I am sure that this is a familiar story to many parents of disabled children up and down the country. All of this changed for me when Sainsbury’s rolled out the GoTo Shop trolley to 650 of its larger stores.

The GoTo Shop is an adapted trolley for disabled children that provides extra postural and head support and a secure five-point harness. The GoTo Shop Trolley keeps Daniel safe and secure on our weekly shop.

The GoTo Shop Trolley has been a revelation for us, it makes life so much easier and Daniel actually really enjoys our shopping trips.

I think every family with this a disabled child should have the opportunity to use a GoTo Shop Trolley, this is the reason why I became a GoTo Shop Trolley Champion.

I am very lucky I have two Sainsbury’s stores near to me, but I like having choice. I love collecting my Tesco Clubcard Points, you can’t beat the Asda Mother and Baby Events, Marks and Spencer for little treats and Lidl fruit and veg every time. So you see, I’d like every supermarket in the UK and Ireland to have a GoTo Shop Trolley.

If you’re looking for a supermarket with GoTo Shop Trolleys, you can use the Firefly Finder App.

How to get involved

If like me you’re a parent of a disabled child, who would love to have the option of shopping where and when you want to, then we need to work together to tell every supermarket about the difference a GoTo Shop Trolley can make to our lives.

All you have to do is print out and add your name to this leaflet (PDF) and hand it in to your local supermarket managers.

Let’s raise awareness of the challenges we face in our daily lives as parents of disabled children. By showing how simple solutions can make a huge difference to families like ours we can encourage all our supermarkets to provide GoTo Shop Trolleys.

If you’re not a parent or carer of a disabled child, don’t worry! You can still get involved. Support the #GoToShop Trolley in #EverySupermarket by using our ‘Friends of’ leaflet (PDF).

You can read more about the Firefly Garden GoTo Shop Campaign on their website.

“I wasn’t going to do it for charity this year. But I saw Scope is the official charity – it made sense!”

On 2 August more than 15,000 amateur riders will take to the streets of London and Surrey for the third Prudential RideLondon-Surrey 100 – a 100 mile route on closed roads.

700 of those will be taking part for Scope as part of our official charity of the year team, and one of those is Carl. He knows the route having taken part in 2014 and will be hoping the sun shines, unlike last year!

“Box Hill was okay. But Leigh Hill was shut, we had to go down a diversion because of the weather and that was horrendous. So I’m hoping it’s not like that!” A keen cyclist, he’s often out with his friends testing themselves on the local hills. But there’s nothing quite like event day. “I think if you ride for a charity, the support you get on the day is fantastic. I rode with a couple of friends who weren’t riding for charity and they were completely in awe of us getting cheered on.”

Carl’s reason for taking part is his nephew. Connor was born prematurely and has cerebral palsy. Connor’s mum, Lauren, explained how they initially found out about his diagnosis through their physiotherapist. “One day I got asked to fill in some forms – I asked her for help because it asked what was wrong with him and I didn’t quite know what to say. She just said “well it’s cerebral palsy” but nobody had actually told us that. We were quite shocked. We just thought it was because he was premature, that he would catch up.”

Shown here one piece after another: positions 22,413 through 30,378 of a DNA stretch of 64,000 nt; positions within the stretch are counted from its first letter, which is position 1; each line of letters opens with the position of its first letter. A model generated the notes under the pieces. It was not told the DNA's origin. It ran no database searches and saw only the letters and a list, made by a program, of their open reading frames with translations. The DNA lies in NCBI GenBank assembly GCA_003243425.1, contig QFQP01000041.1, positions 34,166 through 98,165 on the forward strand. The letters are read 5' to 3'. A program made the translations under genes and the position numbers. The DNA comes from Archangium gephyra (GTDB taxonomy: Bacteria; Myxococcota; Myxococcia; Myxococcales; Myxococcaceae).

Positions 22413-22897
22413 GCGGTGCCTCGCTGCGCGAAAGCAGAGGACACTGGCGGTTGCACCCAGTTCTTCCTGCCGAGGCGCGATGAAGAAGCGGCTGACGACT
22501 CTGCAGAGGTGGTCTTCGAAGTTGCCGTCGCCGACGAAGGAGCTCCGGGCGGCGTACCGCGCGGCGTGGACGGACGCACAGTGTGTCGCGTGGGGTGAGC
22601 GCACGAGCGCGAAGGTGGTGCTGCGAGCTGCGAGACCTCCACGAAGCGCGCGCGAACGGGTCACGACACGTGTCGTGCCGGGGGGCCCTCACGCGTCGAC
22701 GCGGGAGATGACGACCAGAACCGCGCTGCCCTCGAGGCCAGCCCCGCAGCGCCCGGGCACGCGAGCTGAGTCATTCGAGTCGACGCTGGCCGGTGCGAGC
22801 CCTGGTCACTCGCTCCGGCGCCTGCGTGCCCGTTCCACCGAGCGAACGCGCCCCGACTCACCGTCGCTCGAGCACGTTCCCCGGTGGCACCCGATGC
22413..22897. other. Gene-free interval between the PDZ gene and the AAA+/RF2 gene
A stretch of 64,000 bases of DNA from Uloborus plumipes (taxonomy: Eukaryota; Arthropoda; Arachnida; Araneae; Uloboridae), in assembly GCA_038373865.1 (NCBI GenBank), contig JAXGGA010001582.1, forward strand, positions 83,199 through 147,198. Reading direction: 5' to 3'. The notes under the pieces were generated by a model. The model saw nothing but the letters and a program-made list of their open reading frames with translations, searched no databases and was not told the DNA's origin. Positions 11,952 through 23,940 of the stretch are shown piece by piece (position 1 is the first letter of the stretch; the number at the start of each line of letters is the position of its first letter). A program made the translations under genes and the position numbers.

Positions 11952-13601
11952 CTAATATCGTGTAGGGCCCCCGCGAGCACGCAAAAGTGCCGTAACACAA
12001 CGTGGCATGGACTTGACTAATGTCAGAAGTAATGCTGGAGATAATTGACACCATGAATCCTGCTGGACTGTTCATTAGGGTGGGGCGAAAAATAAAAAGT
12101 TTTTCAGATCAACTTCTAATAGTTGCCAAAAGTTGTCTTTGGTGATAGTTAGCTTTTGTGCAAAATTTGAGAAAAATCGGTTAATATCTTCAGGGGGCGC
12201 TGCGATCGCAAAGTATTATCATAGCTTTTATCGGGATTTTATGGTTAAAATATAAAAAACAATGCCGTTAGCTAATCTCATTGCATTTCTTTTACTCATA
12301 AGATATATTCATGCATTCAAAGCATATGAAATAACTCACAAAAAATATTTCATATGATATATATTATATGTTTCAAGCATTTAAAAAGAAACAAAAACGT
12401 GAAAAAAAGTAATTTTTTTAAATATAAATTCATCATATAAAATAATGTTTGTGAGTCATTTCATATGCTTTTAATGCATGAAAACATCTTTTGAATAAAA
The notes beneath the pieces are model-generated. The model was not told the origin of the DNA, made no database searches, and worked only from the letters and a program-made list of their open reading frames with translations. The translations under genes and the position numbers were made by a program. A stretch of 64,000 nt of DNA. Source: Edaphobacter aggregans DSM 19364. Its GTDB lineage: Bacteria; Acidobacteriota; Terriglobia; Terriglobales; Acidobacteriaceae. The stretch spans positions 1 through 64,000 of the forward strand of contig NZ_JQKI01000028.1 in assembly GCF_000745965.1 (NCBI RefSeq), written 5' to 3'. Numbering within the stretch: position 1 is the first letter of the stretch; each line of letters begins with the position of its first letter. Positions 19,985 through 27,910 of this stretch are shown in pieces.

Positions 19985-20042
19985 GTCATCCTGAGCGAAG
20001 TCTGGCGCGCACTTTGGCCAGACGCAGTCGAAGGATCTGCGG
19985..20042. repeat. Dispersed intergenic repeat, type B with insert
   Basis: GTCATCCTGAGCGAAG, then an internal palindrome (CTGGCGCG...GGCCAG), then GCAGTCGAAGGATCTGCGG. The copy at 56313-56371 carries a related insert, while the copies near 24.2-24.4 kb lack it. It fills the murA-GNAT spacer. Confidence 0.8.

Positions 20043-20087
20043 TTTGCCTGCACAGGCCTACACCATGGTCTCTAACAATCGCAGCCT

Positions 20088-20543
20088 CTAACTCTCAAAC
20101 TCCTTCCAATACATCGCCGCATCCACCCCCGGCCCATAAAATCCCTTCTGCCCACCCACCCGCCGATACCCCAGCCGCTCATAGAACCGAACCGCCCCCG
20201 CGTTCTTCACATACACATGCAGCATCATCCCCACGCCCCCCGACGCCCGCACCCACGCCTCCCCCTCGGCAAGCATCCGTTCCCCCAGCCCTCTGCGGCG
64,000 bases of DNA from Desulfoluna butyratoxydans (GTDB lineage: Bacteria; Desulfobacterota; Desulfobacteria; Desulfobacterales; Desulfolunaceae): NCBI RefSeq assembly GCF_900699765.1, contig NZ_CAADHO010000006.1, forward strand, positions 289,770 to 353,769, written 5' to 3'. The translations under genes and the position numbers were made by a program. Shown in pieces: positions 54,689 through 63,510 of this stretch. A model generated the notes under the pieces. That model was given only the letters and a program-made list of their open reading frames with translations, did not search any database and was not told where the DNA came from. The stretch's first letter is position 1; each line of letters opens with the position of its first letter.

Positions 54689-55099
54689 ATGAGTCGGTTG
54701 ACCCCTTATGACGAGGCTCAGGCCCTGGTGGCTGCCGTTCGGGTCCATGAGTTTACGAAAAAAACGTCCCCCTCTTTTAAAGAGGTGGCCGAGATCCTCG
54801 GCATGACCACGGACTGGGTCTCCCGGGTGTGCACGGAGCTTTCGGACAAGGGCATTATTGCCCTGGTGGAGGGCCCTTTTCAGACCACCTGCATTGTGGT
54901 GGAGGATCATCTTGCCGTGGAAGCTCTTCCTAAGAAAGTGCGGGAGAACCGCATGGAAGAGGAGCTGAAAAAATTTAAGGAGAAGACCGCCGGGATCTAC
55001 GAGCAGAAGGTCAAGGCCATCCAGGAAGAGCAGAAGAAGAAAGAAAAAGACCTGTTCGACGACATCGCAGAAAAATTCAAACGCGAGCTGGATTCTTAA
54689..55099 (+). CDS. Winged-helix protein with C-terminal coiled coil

Connor has received fantastic support from the local community. His first play group had a sensory room and it was here that he first walked – a great milestone when the family had been warned he probably wouldn’t walk or talk. “He walked properly. He was nearly three when he started, the same week as his cousin who was one.”

The family first came across Scope when they were looking for help choosing Connor’s secondary school – the local authority recognised that Connor was bright and wanted to place him in a mainstream school. But Lauren and her husband, Kevin, felt that Connor progressed more with one to one support at a specialist school. Connor went on to prove them wrong, attending the local secondary school and gaining good results in his GCSEs. From speaking to Scope and another charity called Network 81, they were able to encourage the school to make the alterations Connor needed for his education, including having his lessons on the ground floor instead of up two flights of stairs. But now, the real work begins – deciding what Connor should do once he leaves college. Connor is keen to get involved in a local community project, the Harwich Mayflower project, where he can socialise and discuss doing an apprenticeship.

Cricket posterWhen Carl saw that Scope were the official charity for this year’s Prudential RideLondon-Surrey 100, he felt it made sense to do the full 100 mile route with us. “Technically I didn’t complete it last year. It was 87 miles; it wasn’t 100 (due to the weather) so I felt a bit of a cheat.” He’ll be continuing his training and fundraising over the next few months, including a cricket night called Essex Legends, hosted at a local venue.

There’s still time to be a part of Scope’s Prudential RideLondon-Surrey 100 team. Get your place today and be treated to a hero’s reception, a massage in our chill out zone and TLC for your bike!